Ep 88: Technology and Teaching: Opportunities for Measurable Student Outcomes with Shayna Cook
Shayna Cook (cook_shayna) is a policy analyst with the Education Policy program at New America. She is a member of the Learning Technologies project.
Shayna researches and reports on innovation, new technologies, and digital equity issues concerning children from birth through third grade. She is a former teacher who graduated from American University with a master’s degree in education, focusing on policy and leadership. She holds a bachelor’s degree in classics from Howard University.
In this episode, we discussed:
- how states can use federal funding to promote family engagement.
- how schools can more effectively incorporate technology to promote family engagement.
- how to evaluate engagement programs to determine how they improve learning outcomes.
New Guidance on Using the Every Student Succeeds Act to Support Early Learning by Shayna Cook (New America, 2016)
Lower Ed: The Troubling Rise of For-Profit Colleges in the New Economy by Tressie McMillan Cottom
Sinclair is acquiring Tribune broadcasting, the companies announced on Monday, for a cool $3.9 billion. Tribune owns 42 tv stations in 33 markets, WGN, digital multicast network Antenna TV, minority stakes in the TV Food Network and CareerBuilder, and a variety of real estate assets, according to the companies’ press release. Even after the Republican controlled FCC threw it a bone at its last open meeting by reinstating the UHF discount, which lets broadcasters half the size of the audience their UHF stations reach, thereby enabling broadcast companies to own more stations, Sinclair may still need to divest some its stations to fall under the 39 percent cap on the national audience. Sinclair is Chaired by David Smith–a key supporter of Donald Trump.
President Trump signed an executive order establishing a new American Technology Council which will be tasked with coming up with ways to transform and modernize the federal government. It’s not clear yet which companies will participate, but Tony Romm at Recode notes that Google, Facebook, Amazon, Microsoft have huddled with the administration in the past. Mike Allen at Axios reported the creation of the Council was spearheaded by Trump advisor and son-in-law Jared Kushner and that the council will hold a summit in June to map out a plan for the duration of the Trump administration.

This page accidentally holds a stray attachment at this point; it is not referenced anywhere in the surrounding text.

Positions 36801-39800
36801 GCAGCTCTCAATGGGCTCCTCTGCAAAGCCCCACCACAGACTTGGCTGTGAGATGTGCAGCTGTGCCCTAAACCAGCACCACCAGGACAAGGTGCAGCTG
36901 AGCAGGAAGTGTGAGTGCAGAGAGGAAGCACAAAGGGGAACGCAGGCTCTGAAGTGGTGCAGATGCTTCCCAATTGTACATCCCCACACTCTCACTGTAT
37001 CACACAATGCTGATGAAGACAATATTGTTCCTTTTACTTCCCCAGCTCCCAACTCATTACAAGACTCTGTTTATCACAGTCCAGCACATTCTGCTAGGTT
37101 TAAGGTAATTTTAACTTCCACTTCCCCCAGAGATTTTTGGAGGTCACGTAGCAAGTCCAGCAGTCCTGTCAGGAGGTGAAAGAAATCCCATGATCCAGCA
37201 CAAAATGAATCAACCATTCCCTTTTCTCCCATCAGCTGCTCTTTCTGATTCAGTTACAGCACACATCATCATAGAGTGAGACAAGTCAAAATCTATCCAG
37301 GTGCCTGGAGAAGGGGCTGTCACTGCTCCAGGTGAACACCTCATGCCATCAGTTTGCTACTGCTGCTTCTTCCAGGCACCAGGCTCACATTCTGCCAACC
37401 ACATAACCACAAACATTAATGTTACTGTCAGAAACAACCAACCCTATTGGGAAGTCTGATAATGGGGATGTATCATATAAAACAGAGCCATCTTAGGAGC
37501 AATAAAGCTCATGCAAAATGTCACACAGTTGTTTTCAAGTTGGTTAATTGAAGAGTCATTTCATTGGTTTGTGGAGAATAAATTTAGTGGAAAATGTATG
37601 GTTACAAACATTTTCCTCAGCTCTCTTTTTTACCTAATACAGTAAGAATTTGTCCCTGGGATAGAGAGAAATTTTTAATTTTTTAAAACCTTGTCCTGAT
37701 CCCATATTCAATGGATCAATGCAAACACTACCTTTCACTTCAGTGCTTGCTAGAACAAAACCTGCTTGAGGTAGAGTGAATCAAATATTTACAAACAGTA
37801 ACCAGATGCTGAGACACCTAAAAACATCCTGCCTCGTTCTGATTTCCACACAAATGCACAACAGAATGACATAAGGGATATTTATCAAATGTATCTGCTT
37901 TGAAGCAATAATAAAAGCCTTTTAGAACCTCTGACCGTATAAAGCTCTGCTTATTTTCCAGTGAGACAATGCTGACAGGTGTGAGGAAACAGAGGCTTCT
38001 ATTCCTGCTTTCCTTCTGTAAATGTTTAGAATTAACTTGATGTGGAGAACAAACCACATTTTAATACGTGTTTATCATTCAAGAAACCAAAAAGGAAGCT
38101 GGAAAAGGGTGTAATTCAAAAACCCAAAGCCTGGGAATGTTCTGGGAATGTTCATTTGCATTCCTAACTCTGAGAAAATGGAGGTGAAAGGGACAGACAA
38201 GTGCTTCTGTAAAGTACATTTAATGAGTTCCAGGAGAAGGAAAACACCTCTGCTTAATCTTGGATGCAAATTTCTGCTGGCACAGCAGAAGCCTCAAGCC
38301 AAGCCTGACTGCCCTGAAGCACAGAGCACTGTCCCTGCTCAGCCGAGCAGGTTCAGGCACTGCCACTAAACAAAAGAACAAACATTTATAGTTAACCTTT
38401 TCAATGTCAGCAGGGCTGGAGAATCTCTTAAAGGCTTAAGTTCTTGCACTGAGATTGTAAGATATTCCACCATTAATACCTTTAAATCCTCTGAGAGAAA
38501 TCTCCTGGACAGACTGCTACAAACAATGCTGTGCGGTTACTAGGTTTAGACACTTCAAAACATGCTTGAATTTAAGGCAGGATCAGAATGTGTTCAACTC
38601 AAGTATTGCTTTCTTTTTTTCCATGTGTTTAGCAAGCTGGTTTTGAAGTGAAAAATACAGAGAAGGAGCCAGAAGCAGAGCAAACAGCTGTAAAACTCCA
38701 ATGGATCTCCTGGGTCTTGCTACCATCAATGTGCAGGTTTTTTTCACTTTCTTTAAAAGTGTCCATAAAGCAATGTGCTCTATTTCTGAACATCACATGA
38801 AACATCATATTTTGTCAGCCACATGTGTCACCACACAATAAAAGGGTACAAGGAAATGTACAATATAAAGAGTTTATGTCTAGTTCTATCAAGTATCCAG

Two lawmakers also created a bi-partisan Digital Trade Caucus last week which is aimed at protecting cross-border digital trade from protectionism. Minnesota Republican Erik Paulsen and Washington Democrat Suzan DelBene made the announcement last week.
The Department of Justice has announced a criminal investigation into Uber. The New York Times reported in March that the company was using a software called Greyball to circumvent local authorities in areas where Uber hasn’t been approved yet. Now a grand jury in Northern California has subpoenaed documents from Uber related to the matter. Dan Levine has the story in Reuters.
The State Department wants to intensify its scrutiny of visa applicants. The agency published a document last week, in line with the Trump administration’s efforts to subject visa applicants to “extreme vetting”, which outlines plans to require visa applicants to provide five years worth of their social media handles, phone numbers and email addresses. The public will have a chance to comment on the new proposed rules until May 18th. Yaganeh Torbati and Mica Rosenberg report in Reuters.
The reined-in National Security Agency still collected 151 million phone records in 2016. Charlie Savage reports in the New York Times that the NSA previously collected billions of phone records per day, according to a transparency report released last week.
The Department of Homeland Security warned of an emerging espionage campaign led by Chinese hackers. The hacker group APT10 or MenuPass group has targeted construction, aerospace, engineering and telecom companies in the past, but security analysts are now saying they found evidence that the group could now be working in tandem with the Chinese government to collect military secrets from the United States. Chris Bing has the story in CyberScoop.
Elon Musk’s SpaceX boosted a classified U.S. Spy Satellite into orbit on Monday May 1st at 7:14AM. The payload is a National Reconnaissance Office satellite. SpaceX is trying to ramp up its commercial space flight program following an explosion last September that halted it. However, last week’s launch was SpaceX’s 4th successful launch since January, and it was flawless. Andy Pasztor reports in the Wall Street Journal.
Finally, a report by an engineer at Facebook found the company rejects code submitted by female engineers at a rate that is 35% higher than their male counterparts. Facebook’s most recent diversity report shows women comprise just 17% of Facebook’s technical workforce. Deepa Seetharaman reports in the Wall Street Journal.